Recruiting is not alone in developing under this slow evolution process. Many other “overhead” functions also developed slowly over the years without a grand vision or even a theory to support their development. However, the last decade has brought sweeping innovation to other overhead functions like procurement, inventory management, production, quality control, and customer service. I predict that the next function to make that transition into becoming a business profit center and powerhouse will be corporate recruiting.

Over the last decade, I have had the tremendous opportunity to evaluate the recruiting models of over 100 firms ranging from small upstarts to gigantic global conglomerates. A dramatic transformation must occur if corporate recruiting is to rise to the level of the most impactful people-management function.

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Rather than continuing on a slow evolutionary path, corporate recruiting and talent management must make a dramatic transformation following one of three basic models, including:

  1. The business “value added” model.
  2. The sports/entertainment model.
  3. The open market or “eBay” type model.

Factors That Will Force Recruiting to be Dramatically Different

In addition to the fact that there are now emerging “role model” business functions to copy from that have already made dramatic transformations, there are also a number of business, economic, technological, sociological, and demographic factors emerging that will “force” corporate recruiting to undergo a dramatic change.

Individually, they might not be “news” to most readers, but together they will be a powerful force:

  • Globalization. As more firms become truly global in nature, there will be an increasing need to place “work” close to talented workers. With that globalization, recruiting will no longer be focused on a single country. Instead, most firms will need the capability to recruit workers to produce and sell products in numerous countries around the world.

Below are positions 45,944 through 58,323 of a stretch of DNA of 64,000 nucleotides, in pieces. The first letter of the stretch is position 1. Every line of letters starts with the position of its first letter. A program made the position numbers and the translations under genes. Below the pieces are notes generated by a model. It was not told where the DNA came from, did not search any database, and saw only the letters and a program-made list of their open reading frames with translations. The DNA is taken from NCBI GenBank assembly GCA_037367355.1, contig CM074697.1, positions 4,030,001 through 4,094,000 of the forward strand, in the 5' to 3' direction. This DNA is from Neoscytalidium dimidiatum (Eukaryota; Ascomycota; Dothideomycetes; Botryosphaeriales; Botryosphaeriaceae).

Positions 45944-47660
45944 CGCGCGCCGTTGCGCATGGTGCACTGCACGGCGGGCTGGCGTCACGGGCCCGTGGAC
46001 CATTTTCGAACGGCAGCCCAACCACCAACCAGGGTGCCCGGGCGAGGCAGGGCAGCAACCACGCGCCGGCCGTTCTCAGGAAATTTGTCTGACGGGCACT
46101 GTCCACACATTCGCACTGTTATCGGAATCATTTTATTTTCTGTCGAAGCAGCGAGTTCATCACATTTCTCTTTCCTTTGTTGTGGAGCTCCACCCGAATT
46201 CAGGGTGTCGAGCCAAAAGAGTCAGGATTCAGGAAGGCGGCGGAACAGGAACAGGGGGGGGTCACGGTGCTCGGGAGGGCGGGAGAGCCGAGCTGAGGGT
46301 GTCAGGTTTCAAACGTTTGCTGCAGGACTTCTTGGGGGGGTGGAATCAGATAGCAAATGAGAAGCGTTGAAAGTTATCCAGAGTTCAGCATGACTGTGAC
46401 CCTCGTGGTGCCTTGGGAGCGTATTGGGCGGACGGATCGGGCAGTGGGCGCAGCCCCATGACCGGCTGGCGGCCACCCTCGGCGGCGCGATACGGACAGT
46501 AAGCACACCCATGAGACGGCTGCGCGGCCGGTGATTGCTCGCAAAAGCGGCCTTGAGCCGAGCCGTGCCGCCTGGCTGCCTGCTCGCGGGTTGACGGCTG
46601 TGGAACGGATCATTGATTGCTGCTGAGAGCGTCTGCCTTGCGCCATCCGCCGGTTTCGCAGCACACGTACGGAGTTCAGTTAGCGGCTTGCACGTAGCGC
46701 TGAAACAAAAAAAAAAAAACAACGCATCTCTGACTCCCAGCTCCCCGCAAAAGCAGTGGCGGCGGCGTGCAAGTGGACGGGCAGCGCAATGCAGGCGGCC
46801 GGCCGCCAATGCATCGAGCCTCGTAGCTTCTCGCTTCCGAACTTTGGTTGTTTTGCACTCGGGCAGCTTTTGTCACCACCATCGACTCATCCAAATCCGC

• The value of innovators increases. Because of the high margins associated with innovation and first entry (e.g., the iPod, the iPhone, the Wii), the relative value of “game changers” and talent that can innovate will continue to increase. This increased need for innovators will force organizations to shift away from the current practice of primarily targeting “productive and efficient workers” toward the much harder goal of recruiting and retaining innovators. Instead of filtering out talent that doesn’t fit a mold, organizations will instead seek talent capable of breaking the mold.
  • Rapid copying. It’s become a fact of corporate life that successful products are now copied by other firms at an astonishing rate. Unfortunately, as obtaining information from around the globe becomes easier, best practice solutions and business processes will become even harder to keep secret. This rapid copying of people management processes will require every recruiting process in every leading corporation to continually innovate and improve if the firm is to maintain a competitive advantage in talent.